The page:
The configuration of the main building makes possible the expansion of the large living room into a ramped multifunctional outdoor space ending in the first in a series of connected swimming pools. Avoiding any hierarchy, one bedroom is placed on either side of the living room. Bedrooms are separated from the living room with foldable walls. When desired, the party activity in the living room can expand into the bedrooms by simply collapsing the walls that separate them.

To preserve the environmental richness of the valley, the design of the house incorporates a series of calibrations. The three buildings comprising the compound are elevated from the ground for at least 80% of their footprint. The permeability of the terrain, the animal routes it contains, and its vegetal covering are therefore largely preserved. The geometry of the buildings was shaped to avoid the removal of trees. All services at risk of producing accidental leaks or spills are contained within a concrete vessel, to lower the risk of the house polluting the valley in the long run.

The compound is divided into three buildings to make it possible for parts of the house to be leased separately, increasing the prospects for the house to be temporarily rented out to make its maintenance financially feasible.  

Credits

Andrés Jaque / Office for Political Innovation

 

Construction Management

Andrés Jaque, Jorge Ruano, Juan Boo

 

Design, coordination and edition

Alessandro Armelini, Guido Brandi, Teresa del Pino, Borja Gómez, Alejandro Martín Maté, Leandro Morillas, Pedro Pinto-Correia, Karin Rangel, Alberto Rey, Jorge Ruano, Adeline Ruiz, David Segura, Natalia Solano

 

Consultants

Structures: I07

Mechanical Engineering: Nieves Plaza

Quantity Surveyor: Calle 51

Real State Product: Christina van Ederen

Sociological research: Pablo Hurlé

Photography: Miguel de Guzmán

About the project

Barcelona 2012 - 2013

PHANTOM. Mies as Rendered Society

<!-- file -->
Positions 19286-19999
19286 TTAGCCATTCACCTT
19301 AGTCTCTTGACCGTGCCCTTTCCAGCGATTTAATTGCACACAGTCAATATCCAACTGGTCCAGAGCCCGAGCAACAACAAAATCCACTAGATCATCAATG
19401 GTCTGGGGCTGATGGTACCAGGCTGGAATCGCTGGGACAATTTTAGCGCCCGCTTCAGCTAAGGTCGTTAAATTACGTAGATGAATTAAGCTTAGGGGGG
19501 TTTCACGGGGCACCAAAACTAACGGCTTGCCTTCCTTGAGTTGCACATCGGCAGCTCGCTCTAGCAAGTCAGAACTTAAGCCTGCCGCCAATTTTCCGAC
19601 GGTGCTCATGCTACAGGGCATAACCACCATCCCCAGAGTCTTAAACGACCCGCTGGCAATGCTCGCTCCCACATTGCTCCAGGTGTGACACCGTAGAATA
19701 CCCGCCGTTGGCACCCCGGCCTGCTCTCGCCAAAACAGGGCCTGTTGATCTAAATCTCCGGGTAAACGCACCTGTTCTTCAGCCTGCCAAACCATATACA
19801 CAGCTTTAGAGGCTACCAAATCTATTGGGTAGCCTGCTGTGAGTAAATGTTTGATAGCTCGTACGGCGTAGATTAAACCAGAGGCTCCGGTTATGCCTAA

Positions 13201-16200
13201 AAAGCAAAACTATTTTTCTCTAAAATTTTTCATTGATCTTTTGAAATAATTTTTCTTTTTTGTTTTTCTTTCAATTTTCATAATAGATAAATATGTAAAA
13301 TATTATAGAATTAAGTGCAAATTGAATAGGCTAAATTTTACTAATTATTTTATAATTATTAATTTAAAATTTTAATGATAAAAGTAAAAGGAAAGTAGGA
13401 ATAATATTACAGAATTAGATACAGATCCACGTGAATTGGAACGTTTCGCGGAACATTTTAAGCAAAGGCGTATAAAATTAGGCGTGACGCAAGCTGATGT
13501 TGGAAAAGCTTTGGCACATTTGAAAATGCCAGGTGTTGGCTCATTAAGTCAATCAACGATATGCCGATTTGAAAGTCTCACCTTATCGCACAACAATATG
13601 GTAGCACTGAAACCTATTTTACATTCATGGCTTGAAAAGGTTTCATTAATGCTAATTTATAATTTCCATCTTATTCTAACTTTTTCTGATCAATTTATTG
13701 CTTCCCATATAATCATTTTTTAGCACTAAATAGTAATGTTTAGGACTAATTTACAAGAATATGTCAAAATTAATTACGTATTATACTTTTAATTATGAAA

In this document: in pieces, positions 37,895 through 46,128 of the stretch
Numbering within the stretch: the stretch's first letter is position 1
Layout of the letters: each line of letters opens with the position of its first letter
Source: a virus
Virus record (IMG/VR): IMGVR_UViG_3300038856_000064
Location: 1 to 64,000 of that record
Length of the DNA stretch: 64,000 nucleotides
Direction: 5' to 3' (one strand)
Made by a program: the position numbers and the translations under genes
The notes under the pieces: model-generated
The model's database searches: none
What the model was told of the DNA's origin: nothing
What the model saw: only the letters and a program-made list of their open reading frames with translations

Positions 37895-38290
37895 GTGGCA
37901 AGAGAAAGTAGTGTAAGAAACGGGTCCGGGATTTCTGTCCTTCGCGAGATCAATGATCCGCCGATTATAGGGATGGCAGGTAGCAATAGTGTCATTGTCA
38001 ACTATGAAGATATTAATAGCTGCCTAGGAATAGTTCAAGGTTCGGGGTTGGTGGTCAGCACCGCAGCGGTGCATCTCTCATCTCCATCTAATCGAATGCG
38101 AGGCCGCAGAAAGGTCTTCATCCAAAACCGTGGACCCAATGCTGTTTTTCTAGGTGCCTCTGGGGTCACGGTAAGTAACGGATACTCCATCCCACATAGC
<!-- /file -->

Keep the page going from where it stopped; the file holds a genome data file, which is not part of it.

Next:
Arts Institute of Chicago Permantent Collection

Fundació Mies van der Rohe

Iberdrola Collection

Grupo Konecta Collection

ACS Collection

 

PHANTOM: Mies as Rendered Society is an intervention at the Barcelona Pavilion based on a two-year ethnography carried out by the Office for Political Innovation. The project drew from an account of the role played by the so-far-unnoticed basement included in the 1986 reconstruction.

In the 1980s, the team responsible for reconstructing the 1929 German National Pavilion in Barcelona included a 1,050 square meter basement with a height of 2.4 meters to facilitate the control and maintenance of the Pavilion’s services and installations. The team also decided that access to the basement should be made difficult so as to avoid its future use as an exhibition space in which Mies and the Pavilion could be explained. Since the 1980s, the basement has hidden all the things that subvert the illusion that the building is not frozen in the same state as the 1929 spring morning when the Pavilion first opened. The basement is the Pavilion’s portrait of Dorian Grey, containing broken travertine slabs, faded velvet curtains, and broken sheets of glass. The space also hides everything needed to inscribe the Pavilion in a larger geo-social context: the flags that allow the pavilion to mediate politically, the remains of the commercial activities that the Pavilion hosts, and the kitchen where the Pavilion’s staff has lunch. For the upper floor to seem metaphysical, the basement needs to accommodate the Pavilion’s “phantom public,” the well-known notion about politics developed by Walter Lippmann [The Phantom Public (New York: Harcourt, Brace, 1925)] that Mies, in 1955, declared to have been the origin of his architectural insight.